The Spandex Restricted List

Yes…I believe there is one. I also think you all know whether you are on it or not. I know I am. I believe most Americans are on it. I also believe most Americans do not own or utilize mirrors appropriately. If they did, they would be much more aware of whether they are or should be on the spandex restricted list. I am convinced that most Americans do not look at their butts in the mirror before leaving their homes in the morning, giving rise to an aesthetic crisis of some magnitude at a time of day when a person is insufficiently fortified with caffeine to withstand it. In larger urban areas the number of young lithe (probably anorexic) folk seems greater and therefore the list might be a bit shorter in these areas. Everywhere else, and particularly at family resort destinations (one of which I live quite near), the list is enormous and almost all encompassing. There are some simple possible rules of thumb. If you don’t own a bicycle, don’t wear spandex. If you are not at 20% bmi or less, don’t wear spandex. Unless you are going to work out at the gym and you are already in great muscular shape, don’t wear spandex. Spandex is not a fashion statement of any reasonable sort. If I work out, I wear comfortable, cotton, clothing that breathes. Spandex is tight and shiny and calls attention to all the wrong things. Worst of all, spandex forces all the extra out the top and bottom. If you have extra, don’t wear spandex; and check the mirror.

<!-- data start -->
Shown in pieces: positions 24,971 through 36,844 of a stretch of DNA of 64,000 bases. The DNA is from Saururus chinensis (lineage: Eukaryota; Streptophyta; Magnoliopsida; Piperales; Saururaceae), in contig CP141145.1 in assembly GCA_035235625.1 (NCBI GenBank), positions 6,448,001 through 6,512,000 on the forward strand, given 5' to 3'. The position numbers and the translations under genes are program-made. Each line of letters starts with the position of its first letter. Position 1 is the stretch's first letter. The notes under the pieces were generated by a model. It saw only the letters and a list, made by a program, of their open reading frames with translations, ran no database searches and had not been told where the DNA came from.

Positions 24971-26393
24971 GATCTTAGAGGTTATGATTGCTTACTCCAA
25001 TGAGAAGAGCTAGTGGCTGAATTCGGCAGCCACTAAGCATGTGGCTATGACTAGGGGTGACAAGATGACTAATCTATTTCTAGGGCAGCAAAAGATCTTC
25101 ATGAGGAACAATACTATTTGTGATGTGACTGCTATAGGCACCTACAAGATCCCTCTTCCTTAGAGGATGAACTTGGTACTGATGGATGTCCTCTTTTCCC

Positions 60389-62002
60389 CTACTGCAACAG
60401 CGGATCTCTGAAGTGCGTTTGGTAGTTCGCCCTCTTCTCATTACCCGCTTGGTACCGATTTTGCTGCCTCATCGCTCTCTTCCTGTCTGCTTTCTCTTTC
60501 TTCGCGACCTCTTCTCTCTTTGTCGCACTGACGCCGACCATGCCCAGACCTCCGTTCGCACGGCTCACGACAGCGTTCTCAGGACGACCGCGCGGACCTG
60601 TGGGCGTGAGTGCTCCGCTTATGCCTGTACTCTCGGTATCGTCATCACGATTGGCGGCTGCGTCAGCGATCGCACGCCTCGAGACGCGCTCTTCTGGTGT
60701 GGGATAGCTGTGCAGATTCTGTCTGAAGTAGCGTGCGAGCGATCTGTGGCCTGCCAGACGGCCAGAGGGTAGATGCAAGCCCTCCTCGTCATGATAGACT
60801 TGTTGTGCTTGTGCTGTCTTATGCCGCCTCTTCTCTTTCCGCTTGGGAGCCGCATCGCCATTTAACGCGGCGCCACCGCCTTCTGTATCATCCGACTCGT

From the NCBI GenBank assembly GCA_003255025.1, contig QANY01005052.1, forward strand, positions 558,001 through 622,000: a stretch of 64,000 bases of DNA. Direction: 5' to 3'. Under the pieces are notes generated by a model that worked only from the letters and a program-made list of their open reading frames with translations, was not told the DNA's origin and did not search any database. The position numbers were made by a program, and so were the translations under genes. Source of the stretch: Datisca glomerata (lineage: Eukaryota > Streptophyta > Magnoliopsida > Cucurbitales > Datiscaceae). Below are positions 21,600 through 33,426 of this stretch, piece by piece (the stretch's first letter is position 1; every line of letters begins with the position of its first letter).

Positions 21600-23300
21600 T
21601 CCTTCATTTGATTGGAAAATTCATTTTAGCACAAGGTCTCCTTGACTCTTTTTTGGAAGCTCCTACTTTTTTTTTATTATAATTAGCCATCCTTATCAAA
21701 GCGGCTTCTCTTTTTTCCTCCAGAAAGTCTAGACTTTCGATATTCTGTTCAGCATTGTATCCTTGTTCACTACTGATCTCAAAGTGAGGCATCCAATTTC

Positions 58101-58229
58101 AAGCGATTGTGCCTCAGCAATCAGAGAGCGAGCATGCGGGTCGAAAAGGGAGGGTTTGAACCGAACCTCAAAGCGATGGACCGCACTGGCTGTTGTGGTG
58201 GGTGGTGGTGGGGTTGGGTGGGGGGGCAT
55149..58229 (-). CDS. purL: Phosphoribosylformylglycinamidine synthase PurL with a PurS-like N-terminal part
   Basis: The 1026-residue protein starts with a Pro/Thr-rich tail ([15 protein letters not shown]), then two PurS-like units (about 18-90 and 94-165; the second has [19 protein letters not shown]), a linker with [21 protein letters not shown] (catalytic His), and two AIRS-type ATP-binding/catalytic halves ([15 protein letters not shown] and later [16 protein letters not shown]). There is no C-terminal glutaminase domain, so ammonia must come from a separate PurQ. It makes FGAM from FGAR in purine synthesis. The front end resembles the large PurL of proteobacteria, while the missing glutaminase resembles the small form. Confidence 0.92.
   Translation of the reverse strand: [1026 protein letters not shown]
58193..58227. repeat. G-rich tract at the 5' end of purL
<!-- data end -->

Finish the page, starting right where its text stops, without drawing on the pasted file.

Friends in the Wind

During this past season of Hannukah (only one of seventeen spellings), a friend of ours suffered a massive coronary during the night. Come morning he was alive but significantly oxygen deprived. He and his family lived out west, as we had for years but no longer do. As in every situation of this sort we felt terribly powerless, but more so for the distance. When tragedy strikes I tend to task my way through, make food, help my elders, dress the youngsters and all such things that need to be done. As we received e-mail updates on his condition and it became clear that the family was gathering, that he would never awaken from his coma, there was nothing we could do but feel sad, and a little scared. We aren’t old, but he was younger, one child in college and one in high school (as is ours, but we started late!). The suddenness of it, the finality of the attack was frightening; the thought that there would never be a final word, a goodby, a hug, a soft kiss. And on night six of Hannukah as we gathered with our family and friends to light the sixth candle, I asked a moment of silence for this dear soul in his fight for life and we lit a special candle for him. I later learned that, as a result of the time difference, he died at just about the time we held him in our hearts for that brief silence. It is hard to describe his family; his parents, his wife, his children. All are extraordinary and special people, talented, bright, loving. They all had an extraordinary relationship with one another. I know they still suffer. We are powerless to help in any way. And so today I listened to the Grateful Dead by way of tribute, he would understand; but he’s gone.